One of our service users was struggling to find meaningful goals to work towards to help motivate them to remain safe while on the ward. As they had been in hospital for a considerable period there was a feeling that they felt hopeless in the idea that any meaningful progression could be made.

Across the ward multidisciplinary team (community teams’ input, family and social care), we wanted to do something to uplift their mood and positivity. A goal was set for the service user to be supported to attend their first ever concert. Due to the young person’s love and passion for music this felt like a meaningful activity for them as well as being something that was age appropriate and a ‘normal’ yet exciting milestone of adolescence. I’m sure most people can still remember their first gig, concert or festival as a teenager.

Within the team a week-by-week plan roughly spanning eight weeks was put in place to attempt to support the young person to achieve their overall goal. This was then reviewed each week and decided if the young person as ready to progress onto the next stage and if not, what things could be put in place to support each stage to be completed to help facilitate the overall aim. As the young person progressed further through the stages other challenges did arise such as who was going to take them? How would we transport them? and logistics around what time would they take their prescribed medication etc. This took a lot of coordination within the team and with the family, but each hurdle was overcome, and the day of the concert arrived.

This was a particularly unique experience as although within other services day trips are slightly more commonplace within a PICU setting they are often far from the norm. However, it was felt that for this young person this would be an important step in helping reintegrate them back into the community and so the team all worked together to ensure it took place. Being part of the team that accompanied them to this concert was a special experience as the young person could not quite believe they had managed to keep themselves safe enough for the trip to take place as well as having all the same excitement any person would have of seeing one of their favourite artists perform.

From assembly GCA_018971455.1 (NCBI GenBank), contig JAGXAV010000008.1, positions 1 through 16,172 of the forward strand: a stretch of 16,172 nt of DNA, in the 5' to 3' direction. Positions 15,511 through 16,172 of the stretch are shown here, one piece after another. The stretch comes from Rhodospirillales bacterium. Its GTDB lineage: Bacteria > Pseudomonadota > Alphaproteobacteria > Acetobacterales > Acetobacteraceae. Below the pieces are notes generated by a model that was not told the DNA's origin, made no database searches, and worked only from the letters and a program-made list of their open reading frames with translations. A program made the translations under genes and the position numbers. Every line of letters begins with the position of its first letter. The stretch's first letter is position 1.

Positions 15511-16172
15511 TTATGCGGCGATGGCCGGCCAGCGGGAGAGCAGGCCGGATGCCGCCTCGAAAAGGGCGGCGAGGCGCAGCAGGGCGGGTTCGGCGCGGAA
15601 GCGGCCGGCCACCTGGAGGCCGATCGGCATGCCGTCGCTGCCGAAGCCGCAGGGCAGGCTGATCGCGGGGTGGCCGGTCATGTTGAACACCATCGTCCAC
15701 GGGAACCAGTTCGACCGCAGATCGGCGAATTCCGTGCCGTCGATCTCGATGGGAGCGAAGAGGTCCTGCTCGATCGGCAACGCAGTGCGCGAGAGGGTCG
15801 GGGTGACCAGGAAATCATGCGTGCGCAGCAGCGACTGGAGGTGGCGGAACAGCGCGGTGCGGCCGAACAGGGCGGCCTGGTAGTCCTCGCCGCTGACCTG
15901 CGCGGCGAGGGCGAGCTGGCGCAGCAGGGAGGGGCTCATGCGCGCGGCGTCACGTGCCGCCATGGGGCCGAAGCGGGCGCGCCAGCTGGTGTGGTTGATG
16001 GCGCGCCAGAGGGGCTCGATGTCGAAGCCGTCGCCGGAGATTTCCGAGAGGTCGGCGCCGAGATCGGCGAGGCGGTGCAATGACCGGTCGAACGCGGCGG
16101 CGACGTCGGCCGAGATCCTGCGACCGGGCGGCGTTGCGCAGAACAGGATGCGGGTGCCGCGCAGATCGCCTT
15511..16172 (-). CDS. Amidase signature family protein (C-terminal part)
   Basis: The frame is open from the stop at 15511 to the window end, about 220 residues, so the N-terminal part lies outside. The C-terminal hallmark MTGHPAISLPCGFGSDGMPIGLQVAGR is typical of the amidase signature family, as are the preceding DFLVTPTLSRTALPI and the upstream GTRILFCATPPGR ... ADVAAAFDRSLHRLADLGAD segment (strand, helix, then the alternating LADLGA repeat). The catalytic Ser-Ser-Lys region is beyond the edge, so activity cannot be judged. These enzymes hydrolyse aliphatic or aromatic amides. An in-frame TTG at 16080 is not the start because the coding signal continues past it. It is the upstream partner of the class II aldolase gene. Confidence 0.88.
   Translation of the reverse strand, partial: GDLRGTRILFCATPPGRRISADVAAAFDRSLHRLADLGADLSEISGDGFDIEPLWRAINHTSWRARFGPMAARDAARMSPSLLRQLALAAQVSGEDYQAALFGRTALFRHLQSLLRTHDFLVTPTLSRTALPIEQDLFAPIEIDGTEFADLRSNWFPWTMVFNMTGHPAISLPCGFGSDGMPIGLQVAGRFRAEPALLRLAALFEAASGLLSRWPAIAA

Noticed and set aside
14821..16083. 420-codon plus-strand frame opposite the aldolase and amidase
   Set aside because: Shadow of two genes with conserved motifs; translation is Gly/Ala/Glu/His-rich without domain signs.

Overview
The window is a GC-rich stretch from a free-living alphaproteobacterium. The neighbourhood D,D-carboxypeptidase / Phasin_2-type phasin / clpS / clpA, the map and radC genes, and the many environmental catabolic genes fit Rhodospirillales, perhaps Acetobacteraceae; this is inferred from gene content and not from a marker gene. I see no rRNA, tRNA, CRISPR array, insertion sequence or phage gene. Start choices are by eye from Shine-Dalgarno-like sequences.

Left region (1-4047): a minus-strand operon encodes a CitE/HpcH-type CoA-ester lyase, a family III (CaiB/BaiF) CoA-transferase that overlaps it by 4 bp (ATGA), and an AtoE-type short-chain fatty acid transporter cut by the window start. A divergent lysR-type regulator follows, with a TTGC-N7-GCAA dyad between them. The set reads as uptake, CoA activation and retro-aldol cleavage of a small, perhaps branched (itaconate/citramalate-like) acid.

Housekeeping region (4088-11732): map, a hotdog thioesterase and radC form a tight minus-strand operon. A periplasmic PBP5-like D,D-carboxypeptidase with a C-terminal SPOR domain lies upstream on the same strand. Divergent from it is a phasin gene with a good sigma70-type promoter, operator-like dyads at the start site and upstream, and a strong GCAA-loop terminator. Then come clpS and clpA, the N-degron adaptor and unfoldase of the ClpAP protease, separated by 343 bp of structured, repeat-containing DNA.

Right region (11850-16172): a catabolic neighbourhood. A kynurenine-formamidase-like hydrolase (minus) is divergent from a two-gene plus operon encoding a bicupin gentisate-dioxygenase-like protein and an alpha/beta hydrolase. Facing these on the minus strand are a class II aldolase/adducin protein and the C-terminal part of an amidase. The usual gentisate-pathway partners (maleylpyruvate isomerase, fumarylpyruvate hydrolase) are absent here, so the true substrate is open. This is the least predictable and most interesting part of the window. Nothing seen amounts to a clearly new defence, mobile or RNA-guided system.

A new outfit from Primark, make-up applied, and McDonald’s consumed en-route made it feel all the more like an adolescent night out. Seeing anyone enjoy a new experience for the first time is exciting but when you have been part of the challenging journey with a young person of them keeping themselves safe enough to achieve their goals, it is a special experience.

Although one also full of anxiety as you imagine all the possible dangers and things that can go wrong. (We had tried to mitigate and plan for some of these by making sure the young person was aware we could leave if it all felt overwhelming) That aside when it all goes to plan to take a positive risk and seeing the joy it can bring to an individual is without a doubt the best part of the job.